The Unpresident Giveth and Taketh Away

It’s not nice to mess with the unpresident. The latest example of his unleashing the vengeful side of his personality is his threat to revoke security clearances from 10 former Obama’s administration officials.

Among them is Susan Rice, a former national security adviser and U.S. Ambassador to the United Nations in the Obama Administration. Rice was the first Black woman and youngest person to be the U.S. United Nations Ambassador. Under the Clinton Administration she served as the Assistant Secretary of State for African Affairs.

In addition to her years of experience in international affairs and diplomacy, Rice was a graduate of Stanford University, a Rhodes scholar and a Phi Beta Kappa member.

Some observers have called her manner “brusque” and her policy recommendations¬† as a national security adviser and U.N. Ambassador were not always popular. But she knows her stuff, and isn’t afraid to publicly call out the unpresident and his current international advisers when she feels they’re falling short. That’s how she earned her place on the unpresident’s “enemy’s list”, comprised of Obama Administration officials. The unpresident has threatened to snatch their security clearance.

John Brennan, who was the CIA director under President Obama, was the first to lose his security clearance, for his, according to the unpresident, “wild outbursts” and “lies”. Brennan told a news conference that the unpresident’s quiescent behavior toward Russian leader Vladimir Putin during their meeting this summer was bordering on “treasonous.” Rice may have earned the unpresident’s anger when she wrote in a New York Times op ed column in which she said the U.S. gained little from the meeting with Putin.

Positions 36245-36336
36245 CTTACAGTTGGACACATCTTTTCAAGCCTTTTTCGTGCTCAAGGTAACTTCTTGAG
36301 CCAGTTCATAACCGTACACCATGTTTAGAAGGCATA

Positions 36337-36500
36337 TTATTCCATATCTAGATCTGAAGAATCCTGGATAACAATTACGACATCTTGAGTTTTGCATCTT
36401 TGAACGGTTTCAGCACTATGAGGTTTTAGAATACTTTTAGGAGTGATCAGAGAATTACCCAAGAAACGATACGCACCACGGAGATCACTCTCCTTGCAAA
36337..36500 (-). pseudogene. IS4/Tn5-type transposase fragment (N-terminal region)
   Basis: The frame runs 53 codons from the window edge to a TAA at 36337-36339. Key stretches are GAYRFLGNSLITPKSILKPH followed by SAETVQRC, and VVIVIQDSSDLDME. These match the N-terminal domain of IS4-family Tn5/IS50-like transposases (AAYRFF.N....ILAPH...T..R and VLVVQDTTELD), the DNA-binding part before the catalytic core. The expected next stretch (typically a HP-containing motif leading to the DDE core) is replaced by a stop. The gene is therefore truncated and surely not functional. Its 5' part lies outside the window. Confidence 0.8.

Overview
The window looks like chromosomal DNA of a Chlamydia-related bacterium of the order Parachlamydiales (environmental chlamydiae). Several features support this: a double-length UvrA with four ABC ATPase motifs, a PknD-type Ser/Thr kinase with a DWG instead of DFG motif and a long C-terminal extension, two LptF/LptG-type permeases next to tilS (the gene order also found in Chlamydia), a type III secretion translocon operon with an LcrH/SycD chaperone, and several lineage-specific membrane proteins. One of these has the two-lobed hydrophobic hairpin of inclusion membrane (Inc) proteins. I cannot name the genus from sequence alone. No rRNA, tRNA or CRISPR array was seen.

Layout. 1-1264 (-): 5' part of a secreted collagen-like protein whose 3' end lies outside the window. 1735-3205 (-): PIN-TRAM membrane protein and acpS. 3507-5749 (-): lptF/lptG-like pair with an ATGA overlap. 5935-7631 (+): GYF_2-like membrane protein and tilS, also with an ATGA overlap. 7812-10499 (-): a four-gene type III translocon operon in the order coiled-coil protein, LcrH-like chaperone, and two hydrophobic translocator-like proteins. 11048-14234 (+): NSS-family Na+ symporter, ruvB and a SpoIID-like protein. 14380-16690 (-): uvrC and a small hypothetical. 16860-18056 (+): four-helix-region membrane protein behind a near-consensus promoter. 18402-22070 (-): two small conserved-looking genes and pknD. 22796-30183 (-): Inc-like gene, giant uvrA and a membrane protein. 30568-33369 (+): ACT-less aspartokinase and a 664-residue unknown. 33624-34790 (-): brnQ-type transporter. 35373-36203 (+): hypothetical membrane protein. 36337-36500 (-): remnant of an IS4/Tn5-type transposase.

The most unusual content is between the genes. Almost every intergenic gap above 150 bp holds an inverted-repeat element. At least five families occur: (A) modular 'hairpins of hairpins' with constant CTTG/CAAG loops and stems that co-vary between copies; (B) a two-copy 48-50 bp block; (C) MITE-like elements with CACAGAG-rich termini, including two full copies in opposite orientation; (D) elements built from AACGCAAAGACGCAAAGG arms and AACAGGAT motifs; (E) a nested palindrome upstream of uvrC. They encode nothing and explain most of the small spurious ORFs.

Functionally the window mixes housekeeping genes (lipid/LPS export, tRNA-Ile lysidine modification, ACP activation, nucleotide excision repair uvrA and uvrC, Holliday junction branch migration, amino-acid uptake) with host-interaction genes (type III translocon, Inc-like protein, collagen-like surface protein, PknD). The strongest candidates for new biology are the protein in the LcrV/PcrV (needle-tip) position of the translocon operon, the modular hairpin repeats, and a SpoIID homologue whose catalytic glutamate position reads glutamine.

Threats notwithstanding, Rice continues to challenge U.S. foreign policy decisions under the unpresident. In another New York Times op ed article written by Rice on August 9, she takes on the administration’s weak response to Saudi Arabia’s expelling Canada’s ambassador, recalling its ambassador in Canada, pushing out Saudi students attending Canadian universities, and freezing trade and investment with Canada. These actions were taken because Canada’s foreign minister expressed alarm at Saudi Arabia’s imprisoning women’s rights and human rights activists.

A U.S. State Department spokesperson said that Saudi Arabia and Canada will have to work out their differences together as “We can’t do it for them.”

“False equivalency,” wrote Rice. “Refusal to criticize obvious human rights abuses. Abdication of American moral leadership.

“This is the hallmark of the (administration’s) approach to violations of human rights, particularly when committed by autocratic friends,” Rice wrote. “In this instance, the administration left Canada swinging in the wind, gave Europeans cover to gaze at their feet rather than stand and be counted, and conveyed to Saudi Arabia and others that they can commit abuses without a word of concern, much less condemnation, from Washington.”

Words like these coming from a highly respected, highly educated Black woman who is exceptionally well versed in foreign policy must have really gotten under the unpresident’s skin. From previous indications we know that he likes women to be silent and non-assertive, and certainly not as smart, or smarter, than he. And he likes Black people even less.¬† But so far, Rice still has her security clearance, and the unpresident hasn’t attacked her in one of his vicious and inflammatory tweets.

Instead of alienating her, the unpresident should have enlisted her help with Melania Trump’s first ever visit to Africa in October. Since Rice has been an Assistant Secretary of State for African Affairs, she could have briefed Melania on the cultures and customs of the African countries she is scheduled to visit, and prevented her from making any embarrassing diplomatic mistakes. That opportunity is gone. It’s not nice to mess with Susan Rice.

 

 

 

 

 

 

 

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